Page last updated at 20:46 GMT, Tuesday, 20 May 2008 21:46 UK

Fire at Berlin orchestra's home

Smoke rises from the Berlin Philharmonic near Potsdamer Platz in Berlin, Germany
The concert hall is famed for its acoustics

The home of one of the world's greatest orchestras, the Berlin Philharmonic, has been damaged by a fire.

Firefighters had to cut through the roof to tackle the flames, which have now been brought under control.

Hundreds of visitors and musicians were evacuated, and most of the instruments have been moved to safety.

The fire broke out beneath the roof of the building, where welding work was being carried out. Police are investigating that as a possible cause.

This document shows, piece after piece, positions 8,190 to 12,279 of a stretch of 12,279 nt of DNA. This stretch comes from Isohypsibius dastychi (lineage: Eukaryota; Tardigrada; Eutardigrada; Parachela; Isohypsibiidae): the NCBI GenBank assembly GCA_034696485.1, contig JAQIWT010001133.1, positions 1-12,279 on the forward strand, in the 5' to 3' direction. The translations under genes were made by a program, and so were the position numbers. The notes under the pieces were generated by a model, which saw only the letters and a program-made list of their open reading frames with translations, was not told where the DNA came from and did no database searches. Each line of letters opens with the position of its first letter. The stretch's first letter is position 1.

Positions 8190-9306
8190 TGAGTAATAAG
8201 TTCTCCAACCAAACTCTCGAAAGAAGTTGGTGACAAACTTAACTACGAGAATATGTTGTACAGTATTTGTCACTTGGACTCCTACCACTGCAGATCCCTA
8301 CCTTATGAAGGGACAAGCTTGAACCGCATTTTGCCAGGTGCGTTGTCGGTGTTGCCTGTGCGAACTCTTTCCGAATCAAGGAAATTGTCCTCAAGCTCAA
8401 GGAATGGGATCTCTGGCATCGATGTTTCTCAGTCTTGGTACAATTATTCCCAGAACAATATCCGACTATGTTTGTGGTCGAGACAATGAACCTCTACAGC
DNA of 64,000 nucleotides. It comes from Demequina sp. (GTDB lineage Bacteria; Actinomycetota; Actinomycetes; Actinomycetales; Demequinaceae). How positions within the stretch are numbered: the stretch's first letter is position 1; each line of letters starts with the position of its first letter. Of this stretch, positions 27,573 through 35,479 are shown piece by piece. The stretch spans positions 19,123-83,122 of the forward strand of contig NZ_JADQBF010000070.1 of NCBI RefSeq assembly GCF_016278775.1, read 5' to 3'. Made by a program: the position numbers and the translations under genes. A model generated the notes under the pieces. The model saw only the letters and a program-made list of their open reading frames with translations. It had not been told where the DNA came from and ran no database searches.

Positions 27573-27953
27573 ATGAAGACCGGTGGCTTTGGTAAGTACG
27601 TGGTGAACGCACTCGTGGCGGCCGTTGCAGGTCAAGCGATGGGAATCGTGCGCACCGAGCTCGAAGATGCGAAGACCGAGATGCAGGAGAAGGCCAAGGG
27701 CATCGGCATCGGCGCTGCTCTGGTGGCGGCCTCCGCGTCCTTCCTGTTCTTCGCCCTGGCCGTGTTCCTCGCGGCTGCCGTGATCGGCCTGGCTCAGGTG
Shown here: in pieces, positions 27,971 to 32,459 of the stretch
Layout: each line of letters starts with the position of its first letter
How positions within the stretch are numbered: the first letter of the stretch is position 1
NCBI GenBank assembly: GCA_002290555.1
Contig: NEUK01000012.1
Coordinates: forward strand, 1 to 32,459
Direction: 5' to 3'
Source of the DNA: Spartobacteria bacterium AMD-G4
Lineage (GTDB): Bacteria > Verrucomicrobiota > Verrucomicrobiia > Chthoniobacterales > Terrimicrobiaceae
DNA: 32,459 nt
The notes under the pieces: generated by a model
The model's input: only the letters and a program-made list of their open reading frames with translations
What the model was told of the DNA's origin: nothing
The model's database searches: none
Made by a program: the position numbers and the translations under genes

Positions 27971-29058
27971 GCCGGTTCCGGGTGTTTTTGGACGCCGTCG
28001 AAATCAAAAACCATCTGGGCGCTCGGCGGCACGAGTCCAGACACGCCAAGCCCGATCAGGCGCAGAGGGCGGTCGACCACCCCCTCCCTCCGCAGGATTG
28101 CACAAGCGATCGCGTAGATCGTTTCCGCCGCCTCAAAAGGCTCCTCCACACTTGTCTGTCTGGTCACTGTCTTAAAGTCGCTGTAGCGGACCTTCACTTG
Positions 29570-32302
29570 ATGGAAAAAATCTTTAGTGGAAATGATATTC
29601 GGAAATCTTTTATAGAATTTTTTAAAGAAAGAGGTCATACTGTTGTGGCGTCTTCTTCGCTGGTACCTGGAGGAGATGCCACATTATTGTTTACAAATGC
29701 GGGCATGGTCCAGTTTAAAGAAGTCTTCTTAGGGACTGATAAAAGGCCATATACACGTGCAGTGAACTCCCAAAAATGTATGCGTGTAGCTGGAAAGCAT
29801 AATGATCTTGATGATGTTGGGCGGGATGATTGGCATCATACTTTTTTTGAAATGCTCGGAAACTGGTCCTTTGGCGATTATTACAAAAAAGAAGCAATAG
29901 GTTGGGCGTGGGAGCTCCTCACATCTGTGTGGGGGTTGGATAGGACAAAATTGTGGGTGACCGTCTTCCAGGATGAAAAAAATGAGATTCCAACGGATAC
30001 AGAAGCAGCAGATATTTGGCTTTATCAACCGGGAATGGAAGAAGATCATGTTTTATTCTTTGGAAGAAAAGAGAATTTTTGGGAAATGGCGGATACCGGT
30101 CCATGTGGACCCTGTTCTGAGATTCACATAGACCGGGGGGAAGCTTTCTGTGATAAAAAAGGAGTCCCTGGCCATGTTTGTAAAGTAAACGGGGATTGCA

After the war this represented all of the hopes of bombed-out Berlin
Pamela Rosenberg
Berlin Philharmonic general manager

The fire broke out early on Tuesday afternoon.

About 300 people were in the building at the time, but they were evacuated without any panic.

Bassoonist Stefan Schweigert said the fire brigade had allowed musicians into the building to remove instruments that had been left in lockers overnight - although some, such as pianos, were too large to move.

The extent of the damage is unclear, but fire officials say the fire did not spread through the building.

The hall - a Berlin landmark - was built in the 1960s, and is famed for its acoustics.


Firefighters on the rooftop of the Berlin Philharmonic building trying to put out the fire

Pamela Rosenberg, general manager of the Berlin Philharmonic, told the BBC: "After the war this represented all of the hopes of bombed-out Berlin. It was like the Phoenix rising from the ashes."

She added that the hall "really symbolises Berlin".

The Philharmonic, the city's leading orchestra, is directed by Sir Simon Rattle.

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